The opinion of the court was delivered by: Hon. Harold Baer, Jr., District Judge
First Metlife Investors Insurance Company ("Metlife") commenced this interpleader action in connection withthe proceeds of a $2 million life insurance policy taken out on the life of Dr. Stephen Bosniak ("Bosniak"), who died intestate in February 2007, just a few months after the policy was issued. Having determined that the claim was payable, the company deposited the proceeds with the Court and Metlife has been dismissed from this action. See Order, dated February 17, 2009 (Docket No. 12). The instant dispute arises between Marian Zilkha ("Zilkha"), the owner and designated beneficiary of the policy and, at a minimum, a business associate of Bosniak, and Karen Patou ("Patou"), Bosniak's sister and administratrix of his estate.*fn1 Zilkha and Patou cross move for summary judgment on Patou's first cross-claim seeking disgorgement and recovery of theproceeds of the Metlife policy. Because Zilkha adduces competent evidence that she had an "insurable interest" in Bosniak's life pursuant to N.Y. Ins. Law § 3205(a)(1) that Patou fails to rebut, and for the reasons further set forth below, Zilkha's motion for summary judgment is GRANTED, and Patou's motion for summary judgment is DENIED.*fn2
The central and dispositive issue in this litigation is whether Zilkha had an "insurable interest" in the life of Bosniak in October 2006 when the life insurance policy was issued. As discussed below, under applicable New York law, an "insurable interest" includes "a lawful and substantial economic interest in the continued life, health or bodily safety of the person insured, as distinguished from an interest which would arise only by, or would be enhanced in value by, the death, disablement or injury of the insured." N.Y. Ins. Law §3502(a)(1). Zilkha contends that she had an "insurable interest" in Bosniak's continued life because she and Bosniak were partners in a joint business venture to develop cosmetic products and develop new medical techniques. Patou maintains, on the other hand, that "in an effort to satisfy the 'insurable interest' requirement of the New York Insurance Law, Zilkha knowingly, intentionally and unlawfully represented [on the insurance application] that she was a partner in Dr. Bosniak's medical practice." Patou's Mem. In Supp. of Mot. at 5.
Zilkha is an ophthalmic surgeon who was educated and is licensed to practice medicine in Brazil.*fn3 Aff. of Marian Zilkha, dated June 27, 2009 ("Zilkha Aff.') ¶ 6. Bosniak, too, was an ophthalmic surgeon, although he was licensed to practice in New York. Bosniak and Zilkha first met at a medical conference in 1993. Id. The two apparently hit it off and would visit each other's offices in Brazil and New York respectively to observe and learn from each others' surgical techniques. Id. ¶7. According to Zilkha's affidavit, the two doctors decided to pursue their joint business interests as a partnership to create cosmetic beauty products and to develop new surgical techniques and non-surgical rejuvenation techniques. Zilkha Aff. ¶ 19-24. The partnership operated informally under the name Bosniak Zilkha.*fn4 Id. ¶27-29.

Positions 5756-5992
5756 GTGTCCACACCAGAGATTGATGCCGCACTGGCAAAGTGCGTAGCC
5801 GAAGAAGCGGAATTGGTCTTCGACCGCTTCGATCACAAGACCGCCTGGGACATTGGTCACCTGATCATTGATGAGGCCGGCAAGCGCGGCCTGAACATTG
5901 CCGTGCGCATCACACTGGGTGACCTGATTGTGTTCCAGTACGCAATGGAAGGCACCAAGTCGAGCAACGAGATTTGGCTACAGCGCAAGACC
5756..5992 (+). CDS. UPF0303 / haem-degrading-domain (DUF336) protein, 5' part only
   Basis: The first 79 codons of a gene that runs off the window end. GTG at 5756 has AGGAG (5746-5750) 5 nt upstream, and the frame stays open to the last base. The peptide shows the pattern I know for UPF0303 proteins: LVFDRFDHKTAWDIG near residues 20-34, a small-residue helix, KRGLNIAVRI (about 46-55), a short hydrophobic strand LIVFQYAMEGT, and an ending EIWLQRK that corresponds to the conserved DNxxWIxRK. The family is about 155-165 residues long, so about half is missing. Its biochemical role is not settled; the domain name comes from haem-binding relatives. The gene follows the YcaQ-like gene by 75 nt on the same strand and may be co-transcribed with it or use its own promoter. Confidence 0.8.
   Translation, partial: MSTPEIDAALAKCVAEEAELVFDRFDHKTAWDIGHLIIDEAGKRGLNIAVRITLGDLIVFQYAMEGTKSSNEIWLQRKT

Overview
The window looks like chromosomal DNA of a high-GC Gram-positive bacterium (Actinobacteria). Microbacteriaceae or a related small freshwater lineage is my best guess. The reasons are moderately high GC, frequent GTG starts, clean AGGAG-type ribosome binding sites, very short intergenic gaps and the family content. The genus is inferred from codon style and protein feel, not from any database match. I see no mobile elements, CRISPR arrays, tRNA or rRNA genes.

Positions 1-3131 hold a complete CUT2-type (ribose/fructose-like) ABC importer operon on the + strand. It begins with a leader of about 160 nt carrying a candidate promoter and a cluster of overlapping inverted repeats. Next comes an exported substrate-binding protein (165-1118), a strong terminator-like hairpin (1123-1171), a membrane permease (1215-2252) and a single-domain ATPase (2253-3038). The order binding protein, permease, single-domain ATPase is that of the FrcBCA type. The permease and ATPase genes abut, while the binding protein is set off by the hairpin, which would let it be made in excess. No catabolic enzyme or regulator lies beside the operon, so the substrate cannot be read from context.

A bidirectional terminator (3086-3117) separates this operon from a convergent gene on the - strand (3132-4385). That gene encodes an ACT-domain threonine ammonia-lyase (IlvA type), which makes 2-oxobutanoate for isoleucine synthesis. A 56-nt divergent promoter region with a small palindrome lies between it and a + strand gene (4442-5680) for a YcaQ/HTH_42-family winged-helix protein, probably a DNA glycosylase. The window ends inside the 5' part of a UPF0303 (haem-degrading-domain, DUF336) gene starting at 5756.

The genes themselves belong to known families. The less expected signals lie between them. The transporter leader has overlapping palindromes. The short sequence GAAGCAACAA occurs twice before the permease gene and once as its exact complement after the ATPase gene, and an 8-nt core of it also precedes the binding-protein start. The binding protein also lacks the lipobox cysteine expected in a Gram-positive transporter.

In support of her instant motion Zilkha proffers extensive documentary and testimonial evidence that supports the existence of a business enterprise between the two doctors. For example, in an article in a periodical, Dermatology Times, that discusses the "BZ Lift," an eye-lift procedure developed by Bosniak and Zilkha, Bosniak states that the procedure was named after him and "his business partner Marian Cantisano-Zilkha." Spodek Aff. Ex. F. Zilkha also submits affidavits from a medical-business consultant (Anne Akers), an accountant (Barry Berg), and an insurance broker (Jay Hochfelsen) each of which corroborates the existence of a business enterprise between Bosniak and Zilkha that predated October 2006 issuance of insurance policy. Spodek Aff. Exs. B, C, D. The two doctors also jointly retained a lawyer (Wendy Miller) to advise Bosniak Zilkha on intellectual property matters. Spodek Aff. Ex. I. The business activities of Bosniak Zilkha are also well documented. For example, in addition to jointly developing the new surgical procedure the "BZ Lift," the two doctors developed a machine to administer carbon dioxide gas to rejuvenate the appearance of skin and eyelids that they called the CO2 Cellulair, conducted a medical study of 2,241 patients in Brazil pertaining to theuse of a drug named Restylane, created and produced a line of cosmetic products under the name "Beautif-eye" with packaging that bore the name of the partnership, and contracted to establish beauty spas in Equinox Gyms in New York City under the Bosniak Zilkha mark. Zilkha Aff. ¶ 14, 24; Akers Aff. ¶10; Spodek Aff. Exs. H, J, GG. In December 2006, Bosniak and Zilkha published, as co-authors and joint copyright owners, a book titled Beautifeye, to promote their business enterprise and its products. Akers Aff. ¶14-15; Spodek Aff. Ex. M. In early 2007, shortly before Bosniak's death, the two doctors had scheduled meetings with Oprah, Glamour, and Allure magazines to promote the book. Akers Aff. ¶ 17.